“No,” he said softly. “But we can have a quiet word to the judge. Tell him that you cooperated with us.”
The lady fished in her handbag and pulled out a cigarette, complete with holder. Her head was soon surrounded by a cloud of smoke.
She gazed at them thoughtfully, “So, what’s in it for you two?”
“We just solve a case, and get paid for our troubles.”
Nodding, her gaze travelled around the room, noticing the chipped paint and cracks in the walls. Some of them were so large, you could almost see the people in the next room. Her eyes paused as she saw a small oil painting, it’s frame polished and ornately decorated.
“We have the paperwork here,” Mike said, producing a sheaf of papers and a quill. “ If you just sign your name at the bottom, this will all be over and done with.”
Balancing the cigarette holder between two fingers on her right hand, she looked down at the papers, scanning the words written.
The handwriting was atrocious, all loops and no style. Her mouth formed the words as she read silently.
Samuel and Mike glanced at each other. They hadn’t thought she’d be able to read their work.
“Gentlemen, it says here quite clearly that the bandit responsible is left handed,” she said, placing the papers down on the desk. “And as you can see I’m not.”
Continuing to smoke, she watched as they started to sweat.
“And furthermore, if you’re going to try and frame me, don’t place the stolen painting on one of your walls,” she continued, nodding pointedly at it hanging behind them.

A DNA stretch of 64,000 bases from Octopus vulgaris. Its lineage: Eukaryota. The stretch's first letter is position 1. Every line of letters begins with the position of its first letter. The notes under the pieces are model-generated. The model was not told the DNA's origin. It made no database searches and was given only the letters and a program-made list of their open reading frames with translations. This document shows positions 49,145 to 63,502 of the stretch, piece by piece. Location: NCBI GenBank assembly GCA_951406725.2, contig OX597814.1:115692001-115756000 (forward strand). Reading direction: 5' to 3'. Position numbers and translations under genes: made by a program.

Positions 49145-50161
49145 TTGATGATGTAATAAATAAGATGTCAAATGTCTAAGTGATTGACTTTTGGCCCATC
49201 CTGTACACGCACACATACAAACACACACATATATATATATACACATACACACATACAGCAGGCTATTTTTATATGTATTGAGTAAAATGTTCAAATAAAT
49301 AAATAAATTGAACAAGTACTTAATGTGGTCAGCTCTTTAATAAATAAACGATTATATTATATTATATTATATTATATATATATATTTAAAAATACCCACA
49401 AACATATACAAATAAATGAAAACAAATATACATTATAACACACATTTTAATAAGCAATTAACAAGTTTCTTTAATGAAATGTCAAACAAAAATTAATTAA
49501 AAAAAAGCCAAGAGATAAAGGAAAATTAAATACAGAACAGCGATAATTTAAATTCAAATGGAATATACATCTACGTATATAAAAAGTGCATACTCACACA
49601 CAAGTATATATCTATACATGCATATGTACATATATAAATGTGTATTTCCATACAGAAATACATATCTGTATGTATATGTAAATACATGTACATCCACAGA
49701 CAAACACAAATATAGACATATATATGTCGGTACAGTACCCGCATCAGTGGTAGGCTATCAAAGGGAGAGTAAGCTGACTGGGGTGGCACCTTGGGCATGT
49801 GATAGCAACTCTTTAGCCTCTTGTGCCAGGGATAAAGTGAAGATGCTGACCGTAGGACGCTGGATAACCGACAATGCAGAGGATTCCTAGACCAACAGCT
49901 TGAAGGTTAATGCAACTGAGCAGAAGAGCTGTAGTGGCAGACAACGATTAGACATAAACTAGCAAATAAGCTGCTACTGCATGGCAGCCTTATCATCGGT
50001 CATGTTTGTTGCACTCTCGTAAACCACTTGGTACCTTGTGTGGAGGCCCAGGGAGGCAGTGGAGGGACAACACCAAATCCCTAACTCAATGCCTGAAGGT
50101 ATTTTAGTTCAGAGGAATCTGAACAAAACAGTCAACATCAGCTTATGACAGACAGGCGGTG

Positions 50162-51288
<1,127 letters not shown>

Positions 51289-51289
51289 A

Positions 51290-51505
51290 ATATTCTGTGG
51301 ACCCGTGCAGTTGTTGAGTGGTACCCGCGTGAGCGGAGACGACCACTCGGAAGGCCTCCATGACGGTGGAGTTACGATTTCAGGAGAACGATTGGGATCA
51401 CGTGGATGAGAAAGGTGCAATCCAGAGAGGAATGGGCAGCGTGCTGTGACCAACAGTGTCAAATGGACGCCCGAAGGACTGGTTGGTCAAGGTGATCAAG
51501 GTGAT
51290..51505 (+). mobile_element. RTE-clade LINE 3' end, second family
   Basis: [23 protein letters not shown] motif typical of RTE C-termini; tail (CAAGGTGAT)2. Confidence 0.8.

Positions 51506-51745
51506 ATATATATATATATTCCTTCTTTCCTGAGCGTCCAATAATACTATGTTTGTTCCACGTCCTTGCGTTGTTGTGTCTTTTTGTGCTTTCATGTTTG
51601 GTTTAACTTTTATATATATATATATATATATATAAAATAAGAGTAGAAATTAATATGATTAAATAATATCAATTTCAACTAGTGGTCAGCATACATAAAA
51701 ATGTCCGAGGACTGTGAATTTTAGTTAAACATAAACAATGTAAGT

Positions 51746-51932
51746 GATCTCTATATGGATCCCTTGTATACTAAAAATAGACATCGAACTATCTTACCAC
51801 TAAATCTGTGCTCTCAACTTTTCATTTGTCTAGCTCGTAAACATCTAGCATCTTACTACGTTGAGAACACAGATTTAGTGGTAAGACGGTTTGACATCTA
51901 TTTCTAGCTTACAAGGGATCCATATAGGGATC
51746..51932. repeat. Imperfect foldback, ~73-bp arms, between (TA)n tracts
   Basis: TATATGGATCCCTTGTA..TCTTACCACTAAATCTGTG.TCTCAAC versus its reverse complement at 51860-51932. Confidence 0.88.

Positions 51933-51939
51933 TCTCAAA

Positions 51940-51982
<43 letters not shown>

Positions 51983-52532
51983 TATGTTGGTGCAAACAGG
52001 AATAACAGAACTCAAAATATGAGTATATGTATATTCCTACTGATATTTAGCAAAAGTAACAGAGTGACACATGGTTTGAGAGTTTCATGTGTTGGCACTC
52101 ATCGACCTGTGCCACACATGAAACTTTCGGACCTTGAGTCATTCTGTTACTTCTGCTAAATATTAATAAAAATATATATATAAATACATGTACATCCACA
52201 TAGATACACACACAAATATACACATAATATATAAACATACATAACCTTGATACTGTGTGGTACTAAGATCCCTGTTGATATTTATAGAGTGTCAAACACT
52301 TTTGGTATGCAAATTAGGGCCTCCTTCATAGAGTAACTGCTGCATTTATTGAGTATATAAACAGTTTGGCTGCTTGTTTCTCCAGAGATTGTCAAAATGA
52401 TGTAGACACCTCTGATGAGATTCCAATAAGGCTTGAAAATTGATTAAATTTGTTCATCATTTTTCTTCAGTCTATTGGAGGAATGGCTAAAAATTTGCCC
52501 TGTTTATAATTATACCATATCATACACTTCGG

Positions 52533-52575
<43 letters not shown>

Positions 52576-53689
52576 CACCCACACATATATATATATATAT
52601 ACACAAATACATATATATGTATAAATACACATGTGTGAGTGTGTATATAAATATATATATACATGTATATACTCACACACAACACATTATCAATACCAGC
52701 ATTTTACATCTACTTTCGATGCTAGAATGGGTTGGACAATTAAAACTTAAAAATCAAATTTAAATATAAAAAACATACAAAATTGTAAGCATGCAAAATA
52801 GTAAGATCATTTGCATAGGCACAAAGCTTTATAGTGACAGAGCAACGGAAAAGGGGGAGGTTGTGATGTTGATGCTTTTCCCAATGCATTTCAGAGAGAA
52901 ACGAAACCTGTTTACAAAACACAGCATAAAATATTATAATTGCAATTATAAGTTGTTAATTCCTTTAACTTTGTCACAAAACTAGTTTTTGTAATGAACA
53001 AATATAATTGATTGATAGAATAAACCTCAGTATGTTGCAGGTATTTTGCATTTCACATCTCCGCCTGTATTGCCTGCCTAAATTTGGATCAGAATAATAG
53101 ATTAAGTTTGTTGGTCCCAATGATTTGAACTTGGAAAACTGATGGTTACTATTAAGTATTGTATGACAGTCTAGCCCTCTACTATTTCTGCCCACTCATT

Samuel felt the blood drain from his face, stammering,” I don’t know what you’re talking about. That painting has been in my family for generations.”
“Of course it has.”
Sitting back in his chair, Mike ran his fingers through his hair.
“What exactly do you want from us?” he asked quietly.
The lady smiled sweetly.
“Oh nothing much,” she said, pushing the paperwork back towards him. “Only, I need one of you to sign this paperwork. I mean, I could write both of your names down but it seems pointless for you both to be locked up, doesn’t it?”
Mike stared at the quill and then pounced on it, scrawling his name at the bottom.
“Oh no, you don’t, you cheating, thieving…,” Samuel yelled, running to him and grabbing his wrist, trying to pull his hand away.
“Now boys, please behave,” the lady said as she walked towards the door. “You know, it’s fortunate you’re both left handed really, it could be either one of you.”
Samuel tore at the paperwork.
“There! Now there’s nothing to be signed!” he shouted, the ink splattered across his face , running with his sweat.
Smiling, she opened the door.
Two burly men in uniform stepped inside, truncheons in their hands.
“Well, well, well, what have we here then?” one of them asked.
“Take them away,” the lady said, smiling at one of them. “I think you’ll find them most helpful.”
“Hey lady,” Samuel asked, as handcuffs were fastened behind his back. “Who are you, anyway?”
“Me? Oh, I’m just a lady. But you can call me Kat Ace.”